There are probably some people in your church right now who are more than capable of mentoring, but they either don’t know it or haven’t been given the nudge they need yet. Find ways to share this need with your congregation—it’s someone else’s spiritual growth opportunity.

When your volunteers have people they can talk to about their personal lives, their relationship with God, and how they feel about their role, it’s easier to address burnout before it happens. A mentor can identify the beginnings of burnout, and you can equip them to help reignite the flame.

11. Pray for your volunteers

This should be obvious. Your volunteers are your partners in ministry, and your brothers and sisters in Christ. Pray for them. Pray for their families. Pray for their own personal ministries. Pray for their gifts. Pray for their jobs, which give them the flexibility to continue working with you. Pray for their personal relationship with Jesus, and pray that he becomes an even greater part of their lives.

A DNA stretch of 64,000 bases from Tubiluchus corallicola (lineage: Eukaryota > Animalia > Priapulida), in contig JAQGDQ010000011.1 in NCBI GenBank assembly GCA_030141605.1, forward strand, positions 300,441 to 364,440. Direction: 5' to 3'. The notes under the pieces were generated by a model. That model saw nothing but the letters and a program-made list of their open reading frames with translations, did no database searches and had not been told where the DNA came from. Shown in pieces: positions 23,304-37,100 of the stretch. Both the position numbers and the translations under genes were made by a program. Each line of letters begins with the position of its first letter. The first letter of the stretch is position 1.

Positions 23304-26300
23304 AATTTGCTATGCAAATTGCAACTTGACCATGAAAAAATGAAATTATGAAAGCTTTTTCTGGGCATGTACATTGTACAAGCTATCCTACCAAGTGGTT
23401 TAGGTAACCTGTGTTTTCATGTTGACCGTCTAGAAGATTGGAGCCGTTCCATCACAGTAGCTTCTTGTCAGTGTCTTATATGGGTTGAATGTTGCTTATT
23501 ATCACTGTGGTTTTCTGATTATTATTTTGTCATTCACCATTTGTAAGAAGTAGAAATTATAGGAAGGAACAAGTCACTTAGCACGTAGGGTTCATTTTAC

Pray that Jesus would give them all the encouragement they need to continue.

The better you know your volunteers, the more specifically you can pray for them. But even if you don’t get to develop a personal relationship with every volunteer, smother them all in prayer.

12. Train them well

Whatever your volunteer training strategy is, make sure your volunteers are thoroughly prepared to fulfill their roles.

Nobody likes to feel like they’re lost, or to look like they don’t know what they’re doing. A new volunteer doesn’t have to feel that way for very long before they’re ready to be done. Solid training is one of the best ways for you to proactively fight volunteer burnout.

13. Know your team

Every single one of these techniques for fighting burnout depends on you to know your team. If you don’t have the capacity to get to know the people who serve with you, or there are too many volunteers for you to manage, assign team leaders for each role, and help them identify signs of burnout, too.

If you don’t know the people who serve with you, you could easily wind up doing more harm than good.

Fight volunteer burnout, don’t cause it.